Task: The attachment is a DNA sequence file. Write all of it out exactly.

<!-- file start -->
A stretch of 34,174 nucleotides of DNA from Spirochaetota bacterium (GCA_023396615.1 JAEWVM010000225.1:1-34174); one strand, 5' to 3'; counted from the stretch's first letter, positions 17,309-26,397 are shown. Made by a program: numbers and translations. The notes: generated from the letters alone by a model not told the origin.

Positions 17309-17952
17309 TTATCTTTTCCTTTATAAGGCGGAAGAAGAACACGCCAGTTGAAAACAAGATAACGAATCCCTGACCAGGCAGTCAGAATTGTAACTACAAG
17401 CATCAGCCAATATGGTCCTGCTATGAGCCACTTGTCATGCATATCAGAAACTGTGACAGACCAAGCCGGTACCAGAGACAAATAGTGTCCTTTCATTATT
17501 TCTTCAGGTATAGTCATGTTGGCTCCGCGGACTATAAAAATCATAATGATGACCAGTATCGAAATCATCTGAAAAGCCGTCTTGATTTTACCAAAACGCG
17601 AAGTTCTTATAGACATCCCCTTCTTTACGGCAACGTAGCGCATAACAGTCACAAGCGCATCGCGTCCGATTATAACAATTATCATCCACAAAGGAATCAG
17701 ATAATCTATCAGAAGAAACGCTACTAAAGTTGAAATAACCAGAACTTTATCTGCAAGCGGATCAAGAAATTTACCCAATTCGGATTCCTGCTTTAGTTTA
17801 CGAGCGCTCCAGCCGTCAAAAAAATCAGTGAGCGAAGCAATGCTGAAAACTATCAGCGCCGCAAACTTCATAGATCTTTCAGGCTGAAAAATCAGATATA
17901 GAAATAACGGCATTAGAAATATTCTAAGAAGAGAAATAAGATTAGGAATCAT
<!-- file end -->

A stretch of 34,174 nucleotides of DNA from Spirochaetota bacterium (GCA_023396615.1 JAEWVM010000225.1:1-34174); one strand, 5' to 3'; counted from the stretch's first letter, positions 17,309-26,397 are shown. Made by a program: numbers and translations. The notes: generated from the letters alone by a model not told the origin.

Positions 17309-17952
17309 TTATCTTTTCCTTTATAAGGCGGAAGAAGAACACGCCAGTTGAAAACAAGATAACGAATCCCTGACCAGGCAGTCAGAATTGTAACTACAAG
17401 CATCAGCCAATATGGTCCTGCTATGAGCCACTTGTCATGCATATCAGAAACTGTGACAGACCAAGCCGGTACCAGAGACAAATAGTGTCCTTTCATTATT
17501 TCTTCAGGTATAGTCATGTTGGCTCCGCGGACTATAAAAATCATAATGATGACCAGTATCGAAATCATCTGAAAAGCCGTCTTGATTTTACCAAAACGCG
17601 AAGTTCTTATAGACATCCCCTTCTTTACGGCAACGTAGCGCATAACAGTCACAAGCGCATCGCGTCCGATTATAACAATTATCATCCACAAAGGAATCAG
17701 ATAATCTATCAGAAGAAACGCTACTAAAGTTGAAATAACCAGAACTTTATCTGCAAGCGGATCAAGAAATTTACCCAATTCGGATTCCTGCTTTAGTTTA
17801 CGAGCGCTCCAGCCGTCAAAAAAATCAGTGAGCGAAGCAATGCTGAAAACTATCAGCGCCGCAAACTTCATAGATCTTTCAGGCTGAAAAATCAGATATA
17901 GAAATAACGGCATTAGAAATATTCTAAGAAGAGAAATAAGATTAGGAATCAT